Zinc Supplementation in Cholera Patients

This study has been completed.
Sponsor:
Collaborators:
Thrasher Research Fund
World Bank
Information provided by:
International Centre for Diarrhoeal Disease Research, Bangladesh
ClinicalTrials.gov Identifier:
NCT00226616
First received: September 25, 2005
Last updated: October 19, 2005
Last verified: September 2005
  Purpose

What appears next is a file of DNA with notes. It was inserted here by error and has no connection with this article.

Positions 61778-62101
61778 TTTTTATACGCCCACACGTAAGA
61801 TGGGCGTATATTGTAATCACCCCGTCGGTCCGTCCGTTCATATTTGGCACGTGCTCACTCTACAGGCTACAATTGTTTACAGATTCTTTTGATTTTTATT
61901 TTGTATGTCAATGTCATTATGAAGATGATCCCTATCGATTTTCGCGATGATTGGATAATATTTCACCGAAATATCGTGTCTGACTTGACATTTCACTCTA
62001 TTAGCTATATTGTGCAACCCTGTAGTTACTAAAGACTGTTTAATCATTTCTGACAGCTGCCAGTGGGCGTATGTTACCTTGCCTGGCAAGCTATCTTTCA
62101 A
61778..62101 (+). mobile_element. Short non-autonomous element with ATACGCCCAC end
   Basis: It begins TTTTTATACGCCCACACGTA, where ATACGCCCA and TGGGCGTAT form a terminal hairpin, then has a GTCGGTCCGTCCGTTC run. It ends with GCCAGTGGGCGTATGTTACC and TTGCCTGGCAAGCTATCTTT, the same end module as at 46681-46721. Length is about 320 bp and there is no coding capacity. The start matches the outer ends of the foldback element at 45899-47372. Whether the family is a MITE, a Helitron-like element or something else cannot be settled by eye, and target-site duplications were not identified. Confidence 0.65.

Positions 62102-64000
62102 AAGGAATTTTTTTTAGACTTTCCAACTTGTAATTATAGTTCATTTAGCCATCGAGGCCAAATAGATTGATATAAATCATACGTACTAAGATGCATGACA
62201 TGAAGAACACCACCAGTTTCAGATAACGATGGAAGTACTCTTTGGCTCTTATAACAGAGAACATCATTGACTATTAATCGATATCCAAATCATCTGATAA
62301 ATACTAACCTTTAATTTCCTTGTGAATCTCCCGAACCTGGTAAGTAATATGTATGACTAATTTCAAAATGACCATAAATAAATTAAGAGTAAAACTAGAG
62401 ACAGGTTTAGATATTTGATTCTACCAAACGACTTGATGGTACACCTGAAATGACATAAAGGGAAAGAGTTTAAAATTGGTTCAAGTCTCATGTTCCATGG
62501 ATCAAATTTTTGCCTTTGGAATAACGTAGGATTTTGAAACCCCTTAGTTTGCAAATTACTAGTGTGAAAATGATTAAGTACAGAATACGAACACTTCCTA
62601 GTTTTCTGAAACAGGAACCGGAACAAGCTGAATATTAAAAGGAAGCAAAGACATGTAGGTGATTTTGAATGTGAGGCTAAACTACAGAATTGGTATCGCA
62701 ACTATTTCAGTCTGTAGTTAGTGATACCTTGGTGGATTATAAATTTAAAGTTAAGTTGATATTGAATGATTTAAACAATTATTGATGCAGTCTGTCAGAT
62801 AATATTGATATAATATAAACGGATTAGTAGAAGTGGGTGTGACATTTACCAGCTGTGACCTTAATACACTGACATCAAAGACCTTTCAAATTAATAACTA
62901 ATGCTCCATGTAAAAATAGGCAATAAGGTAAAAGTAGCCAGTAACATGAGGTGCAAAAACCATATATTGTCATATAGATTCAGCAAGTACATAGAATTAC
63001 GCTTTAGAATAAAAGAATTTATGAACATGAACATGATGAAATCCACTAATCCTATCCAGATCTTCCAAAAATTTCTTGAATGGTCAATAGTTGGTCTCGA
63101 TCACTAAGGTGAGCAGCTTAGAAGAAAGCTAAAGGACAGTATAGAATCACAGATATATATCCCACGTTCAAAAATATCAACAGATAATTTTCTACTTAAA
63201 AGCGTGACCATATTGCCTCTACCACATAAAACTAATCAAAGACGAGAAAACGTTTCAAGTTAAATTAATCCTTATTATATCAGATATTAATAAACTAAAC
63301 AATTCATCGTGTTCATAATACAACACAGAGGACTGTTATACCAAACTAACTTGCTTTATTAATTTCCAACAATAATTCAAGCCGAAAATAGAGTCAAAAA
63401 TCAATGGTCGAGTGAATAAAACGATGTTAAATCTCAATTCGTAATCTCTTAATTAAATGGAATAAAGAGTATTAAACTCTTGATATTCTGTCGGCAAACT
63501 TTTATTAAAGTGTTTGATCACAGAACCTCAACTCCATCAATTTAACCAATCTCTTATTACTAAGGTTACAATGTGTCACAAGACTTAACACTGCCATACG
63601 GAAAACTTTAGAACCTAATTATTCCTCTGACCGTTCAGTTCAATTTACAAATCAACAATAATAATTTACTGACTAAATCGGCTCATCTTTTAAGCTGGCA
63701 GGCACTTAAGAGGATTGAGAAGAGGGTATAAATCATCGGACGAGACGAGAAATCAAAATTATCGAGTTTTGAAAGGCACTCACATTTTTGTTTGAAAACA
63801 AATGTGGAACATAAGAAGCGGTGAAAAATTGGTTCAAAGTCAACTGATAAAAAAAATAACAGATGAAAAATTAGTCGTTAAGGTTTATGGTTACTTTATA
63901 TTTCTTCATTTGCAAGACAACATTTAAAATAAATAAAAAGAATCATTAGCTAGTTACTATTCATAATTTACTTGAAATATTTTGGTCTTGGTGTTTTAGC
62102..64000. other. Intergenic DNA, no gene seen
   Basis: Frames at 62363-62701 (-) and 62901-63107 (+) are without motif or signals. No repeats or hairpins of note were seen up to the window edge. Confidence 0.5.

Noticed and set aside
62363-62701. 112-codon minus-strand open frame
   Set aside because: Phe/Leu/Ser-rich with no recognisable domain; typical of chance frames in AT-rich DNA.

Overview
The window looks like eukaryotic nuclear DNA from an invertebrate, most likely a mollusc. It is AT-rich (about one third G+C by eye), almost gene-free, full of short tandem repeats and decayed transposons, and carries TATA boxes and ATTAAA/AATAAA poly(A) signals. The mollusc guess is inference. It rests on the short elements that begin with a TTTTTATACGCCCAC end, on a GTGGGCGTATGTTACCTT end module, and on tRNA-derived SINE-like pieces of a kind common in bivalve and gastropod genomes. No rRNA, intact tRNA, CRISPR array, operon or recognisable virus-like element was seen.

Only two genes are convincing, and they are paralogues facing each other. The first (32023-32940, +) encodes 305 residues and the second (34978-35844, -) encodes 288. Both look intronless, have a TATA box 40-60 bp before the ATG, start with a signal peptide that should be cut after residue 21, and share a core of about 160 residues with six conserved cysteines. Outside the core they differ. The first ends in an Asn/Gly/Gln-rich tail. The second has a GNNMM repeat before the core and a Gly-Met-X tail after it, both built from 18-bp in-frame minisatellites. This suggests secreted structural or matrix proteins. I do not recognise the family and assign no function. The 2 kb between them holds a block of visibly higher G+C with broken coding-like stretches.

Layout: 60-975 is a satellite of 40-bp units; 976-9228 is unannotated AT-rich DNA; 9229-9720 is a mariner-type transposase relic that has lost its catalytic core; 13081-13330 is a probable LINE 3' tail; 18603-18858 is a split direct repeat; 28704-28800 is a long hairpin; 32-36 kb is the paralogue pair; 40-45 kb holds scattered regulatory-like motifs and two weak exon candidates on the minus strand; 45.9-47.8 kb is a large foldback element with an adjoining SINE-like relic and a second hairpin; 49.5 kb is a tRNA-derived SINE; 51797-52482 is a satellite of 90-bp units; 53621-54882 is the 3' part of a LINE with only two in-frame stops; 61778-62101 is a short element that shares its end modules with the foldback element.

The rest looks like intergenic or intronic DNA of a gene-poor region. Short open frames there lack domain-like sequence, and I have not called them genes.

Cholera is one of the leading causes of morbidity and mortality among children and adult in developing countries. We will evaluate the effect of supplementation of zinc on reduction of duration and severity of cholera. Since cholera is primarily a disease of older children and adults, we intend to study the effects of zinc supplementation among children of 3 to 14 years of age, whose initial stool weight will be >4ml/kg/hour in 1st 6 hours and dark field examination is positive. 90 subjects in each group hospitalized with cholera with diarrhea for less than 24 hours will be selected. After inclusion in the study, informed consent will be obtained from guardian explaining the full procedure in the hospital. The subjects will be randomized to receive either zinc or placebo until diarrhea resolves. History of illness and baseline information will be collected in the hospital through interview, which may take duration of 10 minutes.After 6 hours of initial rehydration, fluid balance study will be carried out on all subjects until diarrhea resolves. 1 ml (1/4 teaspoonful) of blood sample will be taken to assess serum zinc level on admission after initial hydration and will be repeated on the day of recovery. This procedure carries a small risk of infection if not done under sanitary conditions; however, we will maintain proper sanitation, so there is no risk in the procedures. There is no potential risk in this study.20mg elemental Zinc will be given daily in 2 divided doses till cholera resolves. Both groups will receive syrup or tablet Erythromycin 50mg/kg/24 in 4 divided doses for 3 days. Oral rehydration solution/intravenous acetate fluid will be used for rehydration. Daily body weight will be taken and stool will be sent for C/S until the day of recovery or 5 days. Zinc loss in stool will be seen in 20% of random stool samples. Information obtained from history and the laboratory investigations of subject will be kept strictly confidential and no one other than the investigators of this study and the Ethics Committee of this Centre will/ has access to the information. The study will benefit the patients as study physician will do close observation, examination and will take care frequently, as research staff will monitor systematic progress and take necessary action. Study micronutrient (zinc) is shown to have benefit in children in acute diarrhea. If the results of the study is positive, it will benefit the patients in their treatment during this study and thereafter. The data will be analyzed for clinical effects of zinc on diarrhea.The study will help to improve the treatment strategy of cholera in children. The study will use hospital records, which will be returned after completion of the study. Stool, urine and 1 ml (1/4 teaspoonful) of venous blood will be taken to assess serum zinc level.